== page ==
#BBCtrending: 'I am tired': the politics of Mexico's #Yamecanse hashtag
One phrase - "I am tired" or #Yamecanse - has been dominating the online conversation in Mexico since 43 students disappeared, and it's now become about much more than that one scandal.
"Ya me canse," said the Mexican attorney general Jesús Murillo Karam, as he brought a press conference about the missing students, who vanished after their bus was stopped by the police, to a close.
And so a hashtag was born. Within minutes, thousands of Mexicans were tweeting that they too had had enough, using the hashtag #yamecanse for emphasis.
"The reaction on social media was amazing," said the BBC's world duty editor, Lourdes Heredia - herself a Mexican - who was monitoring the news from London. "Because [Murillo] said it in a way that every Mexican would say 'I am tired, I am fed up with this situation, and enough is enough.' But what was he tired of? Was he tired of corruption, violence, drug cartels?" she said.
Almost as quickly, a group of political activists realised this was the "perfect storm" they had been waiting for.
"Sixty minutes after the hashtag exploded on Twitter, we started to communicate through direct messages and called for a street protest at the Angel of Independence statue in Mexico City," activist blogger @LoQueSigue_ told BBC Trending (he doesn't want to be known by his real name, only his Twitter handle, because he says he fears for his safety). He and his group adopted the hashtag for all their messages and now have a website: yamecanse.mx.
Their sustained efforts have helped keep the hashtag as a top trend on Twitter. The phrase has been mentioned more than 4 million times in the space of a month.
Last week the hashtag dropped out of the country's list of top ten trending topics - with some Mexicans suspecting a conspiracy - but a new slogan - #yamecanse2 - started and is, with more than 900,000 mentions, Mexico's top trend.
It's striking how organised the group is - @LoQueSigue_ described it as being like a media agency. There's an editorial team - made up of professionals from advertising, TV, film and radio - which plans their social media strategy, he says, and they have enlisted the help of actors, writers and journalists and other "influencers" to take part in videos and to tweet about it. A recent video they made - in English, to appeal to an international audience - was watched about a million times in just one week.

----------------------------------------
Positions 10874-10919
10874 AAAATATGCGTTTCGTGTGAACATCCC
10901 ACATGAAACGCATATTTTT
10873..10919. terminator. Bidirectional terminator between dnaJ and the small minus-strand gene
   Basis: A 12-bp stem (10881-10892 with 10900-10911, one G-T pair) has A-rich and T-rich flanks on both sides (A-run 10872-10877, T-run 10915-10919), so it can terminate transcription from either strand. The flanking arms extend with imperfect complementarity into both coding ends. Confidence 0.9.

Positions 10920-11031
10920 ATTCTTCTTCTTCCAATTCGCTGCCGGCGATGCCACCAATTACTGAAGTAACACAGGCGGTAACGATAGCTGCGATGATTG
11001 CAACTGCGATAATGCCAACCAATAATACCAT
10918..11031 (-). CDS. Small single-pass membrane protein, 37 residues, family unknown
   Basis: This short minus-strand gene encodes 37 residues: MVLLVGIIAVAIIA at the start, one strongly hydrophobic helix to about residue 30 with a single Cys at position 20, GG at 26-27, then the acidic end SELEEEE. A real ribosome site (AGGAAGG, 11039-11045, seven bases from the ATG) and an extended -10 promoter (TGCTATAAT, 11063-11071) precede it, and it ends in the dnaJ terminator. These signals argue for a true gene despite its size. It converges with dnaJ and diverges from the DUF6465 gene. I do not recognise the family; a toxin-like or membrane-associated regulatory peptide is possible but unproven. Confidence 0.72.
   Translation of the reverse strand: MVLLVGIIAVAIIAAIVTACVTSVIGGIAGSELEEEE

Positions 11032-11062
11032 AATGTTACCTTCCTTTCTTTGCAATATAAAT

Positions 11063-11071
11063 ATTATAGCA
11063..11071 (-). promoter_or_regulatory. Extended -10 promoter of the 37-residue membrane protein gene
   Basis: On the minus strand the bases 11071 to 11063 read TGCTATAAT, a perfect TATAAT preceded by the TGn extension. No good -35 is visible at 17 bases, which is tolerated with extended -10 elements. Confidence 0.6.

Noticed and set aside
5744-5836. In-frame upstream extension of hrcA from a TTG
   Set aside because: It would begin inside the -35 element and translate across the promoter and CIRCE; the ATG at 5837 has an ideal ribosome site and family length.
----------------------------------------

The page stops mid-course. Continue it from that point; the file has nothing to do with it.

They are in constant touch with the families of the 43 students who disappeared, @LoQueSigue_ says, but this campaign group is about much more than the scandal of the missing students - they want the students to be returned, but they're calling for an end to all corruption and for President Peña Nieto's government to act.
"We want profound changes in our system. We want better education, universal health services … we want to reach everyone so they all know that a change is possible," actress Christel Klitbo, who took part in the video, told BBC Trending.
Most viral hashtags are short-lived, and this one is unusually sustained in its popularity, according to Carl Miller, from the UK think tank Demos, which has a centre for the analysis of social media.
"[The YameCanse.mx group] realise that viral search is actually important and influential, it can change decisions, it can pressure companies and governments to change the way they behave," he told BBC Trending. "So they kind of put themselves at the heart of this viral explosion and try to keep it running with techniques and tools from marketing or advertising."
"It's almost like a full-time job, analysing when the hashtag goes up or down," @LoQueSigue_ says. "And we're engaged in an online war with the government. Mexico's government has automated accounts - or bots - to create other trending topics or to spam our topics to push them down. It's a titanic effort to keep an eye on these online conversations to get to know who should we invite to join us, what content should we upload and how to maintain that."
But can the campaign achieve change in Mexico?
"The problem is loads of people can feel they're 'tired' but then when you talk about solutions - what should you do? And that's a difficult situation," says Lourdes Heredia, the BBC journalist. "Even the people who want to get involved in politics, once they get involved in the system, the grassroots movements don't respect them anymore, so it is a vicious circle."
Reporting by Gabriela Torres, Charlotte McDonald and Anne-Marie Tomchak.
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